The sparkling new Seattle Public Library, designed by Dutch architect Rem Koolhaas, was introduced in May to rave reviews for its innovative use of interior space and asymmetrical forms.
Here, Seattle photographer Jason Hasenbank adds to the disorienting nature of the building with an abstract photomosaic of the library's meshlike metal and glass skin. The image was made while Hasenbank was assisting architectural photographer Fred Housel in setting up a photo shoot of the new structure.
Hasenbank always has had an interest in tessellation, or the repetition of images in a geometric pattern. The Koolhaas building, draped entirely with its signature diamond-shaped window pattern, was an irresistible subject, he says. "This one was a very simple one," he says. "It's just a repetition of the same image four times. A blind person could take a good photo of that building."
Much of the appeal of the new library, Hasenbank says, comes from the multifaceted reflections of the cityscape seen on the mirrored glass. "I was interested in the way it is situated within the city, echoing all the tall buildings around it," he says. "It's the rug that brings that whole downtown together."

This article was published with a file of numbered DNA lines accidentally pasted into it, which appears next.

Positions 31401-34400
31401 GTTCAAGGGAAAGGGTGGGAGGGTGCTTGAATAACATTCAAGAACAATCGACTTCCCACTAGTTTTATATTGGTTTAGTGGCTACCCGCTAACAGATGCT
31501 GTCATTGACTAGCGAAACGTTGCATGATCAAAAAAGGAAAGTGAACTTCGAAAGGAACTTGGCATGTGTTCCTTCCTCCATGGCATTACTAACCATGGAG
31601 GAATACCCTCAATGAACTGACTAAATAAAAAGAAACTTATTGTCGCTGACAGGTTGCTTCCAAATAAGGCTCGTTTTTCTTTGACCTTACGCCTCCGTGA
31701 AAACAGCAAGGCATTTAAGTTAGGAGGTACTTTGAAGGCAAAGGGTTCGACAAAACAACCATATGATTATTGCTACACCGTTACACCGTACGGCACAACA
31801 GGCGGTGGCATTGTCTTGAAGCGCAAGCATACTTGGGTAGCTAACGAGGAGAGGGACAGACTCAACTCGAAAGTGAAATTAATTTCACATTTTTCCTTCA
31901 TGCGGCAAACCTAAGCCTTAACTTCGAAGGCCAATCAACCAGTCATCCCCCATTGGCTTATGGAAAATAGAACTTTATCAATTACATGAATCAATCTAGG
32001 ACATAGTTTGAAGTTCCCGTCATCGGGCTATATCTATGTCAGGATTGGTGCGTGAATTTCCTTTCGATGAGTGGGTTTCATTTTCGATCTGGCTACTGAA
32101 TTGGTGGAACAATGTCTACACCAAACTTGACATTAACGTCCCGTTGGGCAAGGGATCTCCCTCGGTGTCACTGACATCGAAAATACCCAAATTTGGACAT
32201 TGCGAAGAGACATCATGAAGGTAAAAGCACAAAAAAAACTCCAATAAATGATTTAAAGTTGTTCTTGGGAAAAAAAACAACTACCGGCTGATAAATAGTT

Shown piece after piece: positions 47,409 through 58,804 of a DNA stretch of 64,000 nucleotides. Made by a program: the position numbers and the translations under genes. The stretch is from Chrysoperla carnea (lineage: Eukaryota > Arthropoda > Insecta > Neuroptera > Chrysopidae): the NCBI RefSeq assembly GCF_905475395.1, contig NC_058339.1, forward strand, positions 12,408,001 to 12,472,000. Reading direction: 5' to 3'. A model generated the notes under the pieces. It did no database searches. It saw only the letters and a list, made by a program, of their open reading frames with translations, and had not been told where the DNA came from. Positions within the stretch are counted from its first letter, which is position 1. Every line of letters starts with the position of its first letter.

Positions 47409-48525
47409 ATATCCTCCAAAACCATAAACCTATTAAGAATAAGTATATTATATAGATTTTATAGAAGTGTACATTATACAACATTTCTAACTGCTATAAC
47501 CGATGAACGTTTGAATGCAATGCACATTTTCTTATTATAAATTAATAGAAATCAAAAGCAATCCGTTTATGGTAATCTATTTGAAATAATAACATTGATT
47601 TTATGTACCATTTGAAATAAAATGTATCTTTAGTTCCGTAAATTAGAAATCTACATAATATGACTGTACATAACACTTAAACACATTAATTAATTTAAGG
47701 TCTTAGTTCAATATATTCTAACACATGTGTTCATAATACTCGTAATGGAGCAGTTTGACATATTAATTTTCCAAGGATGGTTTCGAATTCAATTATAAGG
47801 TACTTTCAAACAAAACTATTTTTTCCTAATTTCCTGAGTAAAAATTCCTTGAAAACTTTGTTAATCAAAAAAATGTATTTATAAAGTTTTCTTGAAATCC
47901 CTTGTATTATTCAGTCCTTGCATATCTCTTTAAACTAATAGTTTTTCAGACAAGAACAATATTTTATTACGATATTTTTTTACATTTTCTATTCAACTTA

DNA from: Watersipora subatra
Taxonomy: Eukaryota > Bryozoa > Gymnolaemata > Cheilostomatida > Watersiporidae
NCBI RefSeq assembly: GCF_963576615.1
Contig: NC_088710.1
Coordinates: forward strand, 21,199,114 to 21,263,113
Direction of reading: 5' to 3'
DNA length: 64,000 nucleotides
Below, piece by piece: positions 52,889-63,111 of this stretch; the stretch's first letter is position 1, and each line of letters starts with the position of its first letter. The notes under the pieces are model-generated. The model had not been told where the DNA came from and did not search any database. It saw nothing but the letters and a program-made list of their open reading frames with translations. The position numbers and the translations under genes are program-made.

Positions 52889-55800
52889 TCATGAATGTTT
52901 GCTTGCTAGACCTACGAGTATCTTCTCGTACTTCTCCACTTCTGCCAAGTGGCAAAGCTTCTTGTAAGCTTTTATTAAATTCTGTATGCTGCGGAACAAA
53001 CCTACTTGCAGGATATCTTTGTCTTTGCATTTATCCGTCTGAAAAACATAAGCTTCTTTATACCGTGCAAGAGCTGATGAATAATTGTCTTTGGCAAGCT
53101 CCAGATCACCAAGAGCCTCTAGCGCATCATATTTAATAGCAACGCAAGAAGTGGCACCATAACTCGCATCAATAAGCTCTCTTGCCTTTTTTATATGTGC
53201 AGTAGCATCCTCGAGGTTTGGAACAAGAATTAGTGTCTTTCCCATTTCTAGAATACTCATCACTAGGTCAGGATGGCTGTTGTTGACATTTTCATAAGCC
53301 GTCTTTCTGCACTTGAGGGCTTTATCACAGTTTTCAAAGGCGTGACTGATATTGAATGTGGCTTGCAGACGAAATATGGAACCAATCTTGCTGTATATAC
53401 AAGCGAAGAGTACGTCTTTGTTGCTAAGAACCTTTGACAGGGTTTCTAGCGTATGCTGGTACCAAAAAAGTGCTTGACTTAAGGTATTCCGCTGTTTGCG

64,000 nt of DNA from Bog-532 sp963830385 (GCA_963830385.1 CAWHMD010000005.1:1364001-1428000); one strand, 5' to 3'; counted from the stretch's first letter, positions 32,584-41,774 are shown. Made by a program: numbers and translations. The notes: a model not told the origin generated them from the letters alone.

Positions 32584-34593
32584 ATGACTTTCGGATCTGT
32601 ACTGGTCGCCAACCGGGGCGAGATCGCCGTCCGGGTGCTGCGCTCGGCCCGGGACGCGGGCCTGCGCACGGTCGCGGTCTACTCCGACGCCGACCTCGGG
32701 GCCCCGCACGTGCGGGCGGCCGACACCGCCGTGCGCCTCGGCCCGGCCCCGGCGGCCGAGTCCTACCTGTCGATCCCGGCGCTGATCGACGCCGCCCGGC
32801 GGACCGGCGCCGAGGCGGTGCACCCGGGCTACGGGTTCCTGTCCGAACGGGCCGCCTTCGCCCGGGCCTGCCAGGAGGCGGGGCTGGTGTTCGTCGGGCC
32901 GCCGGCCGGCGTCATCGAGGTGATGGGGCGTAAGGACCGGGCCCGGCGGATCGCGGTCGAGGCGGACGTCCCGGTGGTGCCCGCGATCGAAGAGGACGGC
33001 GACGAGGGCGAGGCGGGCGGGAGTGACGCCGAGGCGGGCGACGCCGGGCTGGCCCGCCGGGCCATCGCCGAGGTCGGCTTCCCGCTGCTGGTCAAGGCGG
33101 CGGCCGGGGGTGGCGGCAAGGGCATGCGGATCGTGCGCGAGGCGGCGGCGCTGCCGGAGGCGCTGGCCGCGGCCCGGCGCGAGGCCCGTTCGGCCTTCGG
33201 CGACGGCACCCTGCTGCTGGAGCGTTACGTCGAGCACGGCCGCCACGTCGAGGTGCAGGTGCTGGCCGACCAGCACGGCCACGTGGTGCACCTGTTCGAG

Hasenbank, a mostly self-taught photographer, honed his skills as a teacher's assistant at Coconino Community College's darkroom in Flagstaff, Ariz. From 1992 to 2002, when he worked as a commercial fisherman in Alaska, his sea journeys often took him to many far-flung ports of call, allowing him to assist photographers on assignments in China and Mongolia for National Geographic.
For the last four years, Hasenbank's life literally has surrounded Seattle's Benham Studio Gallery. In addition to helping Benham owner Marita Holdaway manage the gallery, he also lives and works in a studio directly above it on First Avenue. "I consider it a paid education to work with Marita," he says.
Holdaway also occasionally shows Hasenbank's work at Benham. For more information about Hasenbank and his ongoing series of tessellations, visit the gallery's web site at benhamgallery.com.
I was interested in the way it (the new Seattle Public Library) is situated with in the city, echoing all the tall buildings around it.